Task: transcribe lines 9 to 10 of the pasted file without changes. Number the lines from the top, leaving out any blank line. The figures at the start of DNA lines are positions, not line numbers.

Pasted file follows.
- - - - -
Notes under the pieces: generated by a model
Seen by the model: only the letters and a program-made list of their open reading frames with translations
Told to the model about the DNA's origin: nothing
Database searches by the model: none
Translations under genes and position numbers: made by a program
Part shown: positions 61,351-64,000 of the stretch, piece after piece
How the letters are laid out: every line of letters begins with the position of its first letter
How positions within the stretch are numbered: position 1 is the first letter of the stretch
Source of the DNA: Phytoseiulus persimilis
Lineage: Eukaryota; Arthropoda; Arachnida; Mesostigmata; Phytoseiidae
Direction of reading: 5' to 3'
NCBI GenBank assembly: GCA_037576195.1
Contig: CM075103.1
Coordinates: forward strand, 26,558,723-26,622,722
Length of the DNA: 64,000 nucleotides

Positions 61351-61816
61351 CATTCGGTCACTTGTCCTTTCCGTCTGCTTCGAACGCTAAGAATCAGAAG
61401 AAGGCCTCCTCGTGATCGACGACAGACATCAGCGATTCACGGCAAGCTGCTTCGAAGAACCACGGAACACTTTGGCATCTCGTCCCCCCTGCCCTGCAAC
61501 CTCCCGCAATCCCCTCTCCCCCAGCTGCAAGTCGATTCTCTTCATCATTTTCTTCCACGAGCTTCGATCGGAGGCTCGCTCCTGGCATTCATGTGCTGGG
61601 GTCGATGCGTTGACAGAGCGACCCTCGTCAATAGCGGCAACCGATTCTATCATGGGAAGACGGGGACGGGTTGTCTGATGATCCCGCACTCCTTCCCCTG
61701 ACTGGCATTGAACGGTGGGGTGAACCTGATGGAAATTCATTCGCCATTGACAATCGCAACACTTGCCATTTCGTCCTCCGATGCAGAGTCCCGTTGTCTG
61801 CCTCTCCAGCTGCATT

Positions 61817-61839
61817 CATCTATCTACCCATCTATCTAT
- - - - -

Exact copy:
Source of the DNA: Phytoseiulus persimilis
Lineage: Eukaryota; Arthropoda; Arachnida; Mesostigmata; Phytoseiidae